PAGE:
An economic study done for CLIA says 11.66 million passengers got on a cruise at a U.S. port in 2016. That's a record number and 5.4% higher than in 2014, the last time the study was published.

For the first time, the number of global passengers embarking from a U.S. port exceeded the number of passengers that were sourced from the U.S.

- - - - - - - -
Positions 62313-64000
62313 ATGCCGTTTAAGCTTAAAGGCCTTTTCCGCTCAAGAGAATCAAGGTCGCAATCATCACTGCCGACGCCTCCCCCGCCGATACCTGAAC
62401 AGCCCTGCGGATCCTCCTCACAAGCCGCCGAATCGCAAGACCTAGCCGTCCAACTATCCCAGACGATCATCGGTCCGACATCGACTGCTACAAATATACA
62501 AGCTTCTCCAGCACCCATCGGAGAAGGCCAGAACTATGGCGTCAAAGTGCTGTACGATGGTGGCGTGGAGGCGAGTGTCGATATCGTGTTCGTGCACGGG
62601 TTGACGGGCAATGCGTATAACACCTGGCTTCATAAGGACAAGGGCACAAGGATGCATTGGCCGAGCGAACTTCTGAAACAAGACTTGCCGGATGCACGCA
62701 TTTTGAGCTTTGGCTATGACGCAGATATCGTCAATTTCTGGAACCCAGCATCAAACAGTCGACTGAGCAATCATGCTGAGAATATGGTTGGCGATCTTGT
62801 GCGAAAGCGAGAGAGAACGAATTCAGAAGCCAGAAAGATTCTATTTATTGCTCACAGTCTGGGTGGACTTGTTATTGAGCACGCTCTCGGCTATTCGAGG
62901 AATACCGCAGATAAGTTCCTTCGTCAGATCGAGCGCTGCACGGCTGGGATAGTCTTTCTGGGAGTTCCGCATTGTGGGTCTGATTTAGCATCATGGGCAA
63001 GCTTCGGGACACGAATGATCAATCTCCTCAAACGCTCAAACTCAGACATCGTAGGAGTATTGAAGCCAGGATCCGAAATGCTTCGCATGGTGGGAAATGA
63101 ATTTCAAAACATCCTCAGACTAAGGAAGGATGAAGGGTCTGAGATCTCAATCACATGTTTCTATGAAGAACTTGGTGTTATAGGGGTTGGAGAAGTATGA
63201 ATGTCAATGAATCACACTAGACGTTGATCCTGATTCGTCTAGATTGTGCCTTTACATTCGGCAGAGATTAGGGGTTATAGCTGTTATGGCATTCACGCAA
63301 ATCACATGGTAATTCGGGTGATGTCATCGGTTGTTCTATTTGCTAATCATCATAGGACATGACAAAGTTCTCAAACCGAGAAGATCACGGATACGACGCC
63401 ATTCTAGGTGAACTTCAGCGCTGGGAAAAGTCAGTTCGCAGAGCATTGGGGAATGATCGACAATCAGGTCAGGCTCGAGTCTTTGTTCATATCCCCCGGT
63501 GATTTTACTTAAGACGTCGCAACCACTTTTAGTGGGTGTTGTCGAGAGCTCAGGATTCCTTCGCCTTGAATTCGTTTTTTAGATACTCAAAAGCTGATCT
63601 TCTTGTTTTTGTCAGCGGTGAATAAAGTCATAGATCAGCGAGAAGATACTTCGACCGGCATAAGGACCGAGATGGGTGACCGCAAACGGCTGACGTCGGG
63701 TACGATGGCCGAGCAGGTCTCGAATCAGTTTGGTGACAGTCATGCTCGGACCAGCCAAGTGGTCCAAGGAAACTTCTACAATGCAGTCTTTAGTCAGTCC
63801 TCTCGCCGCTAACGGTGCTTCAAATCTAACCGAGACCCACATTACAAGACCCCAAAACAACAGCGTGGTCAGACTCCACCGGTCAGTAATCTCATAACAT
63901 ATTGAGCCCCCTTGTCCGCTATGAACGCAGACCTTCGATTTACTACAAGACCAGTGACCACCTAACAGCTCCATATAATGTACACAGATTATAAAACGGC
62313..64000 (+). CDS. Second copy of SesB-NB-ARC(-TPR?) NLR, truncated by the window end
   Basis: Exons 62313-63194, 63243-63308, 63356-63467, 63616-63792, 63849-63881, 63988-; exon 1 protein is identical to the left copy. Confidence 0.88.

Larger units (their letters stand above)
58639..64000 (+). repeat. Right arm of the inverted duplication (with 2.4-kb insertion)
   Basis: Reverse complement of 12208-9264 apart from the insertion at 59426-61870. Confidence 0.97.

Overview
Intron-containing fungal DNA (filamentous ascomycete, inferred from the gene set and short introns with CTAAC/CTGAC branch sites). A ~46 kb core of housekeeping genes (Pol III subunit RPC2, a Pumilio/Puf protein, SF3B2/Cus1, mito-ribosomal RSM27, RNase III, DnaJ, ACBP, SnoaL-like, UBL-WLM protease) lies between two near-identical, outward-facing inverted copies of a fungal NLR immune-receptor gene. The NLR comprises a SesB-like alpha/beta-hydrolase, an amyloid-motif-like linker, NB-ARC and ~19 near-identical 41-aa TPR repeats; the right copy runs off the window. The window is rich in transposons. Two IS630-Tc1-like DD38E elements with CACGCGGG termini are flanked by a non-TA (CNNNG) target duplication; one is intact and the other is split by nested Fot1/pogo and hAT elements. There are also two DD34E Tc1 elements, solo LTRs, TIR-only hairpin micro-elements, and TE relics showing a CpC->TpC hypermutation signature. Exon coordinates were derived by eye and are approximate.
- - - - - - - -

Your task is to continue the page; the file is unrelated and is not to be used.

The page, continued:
The number of U.S.-sourced passengers grew from 11.33 million in 2014 to 11.5 million last year.

The study, conducted by Business Research and Economic Advisors, pegged spending in the U.S. by cruise lines, passengers and crew at $21.69 billion.

Florida accounted for 60.7% of U.S. embarkations, down slightly from 2014, while California accounted for 9%.

The fastest-growing port from 2014 to 2016 was Galveston, which expanded 35% due in part to the Port of Houston’s decision to exit the cruise business.

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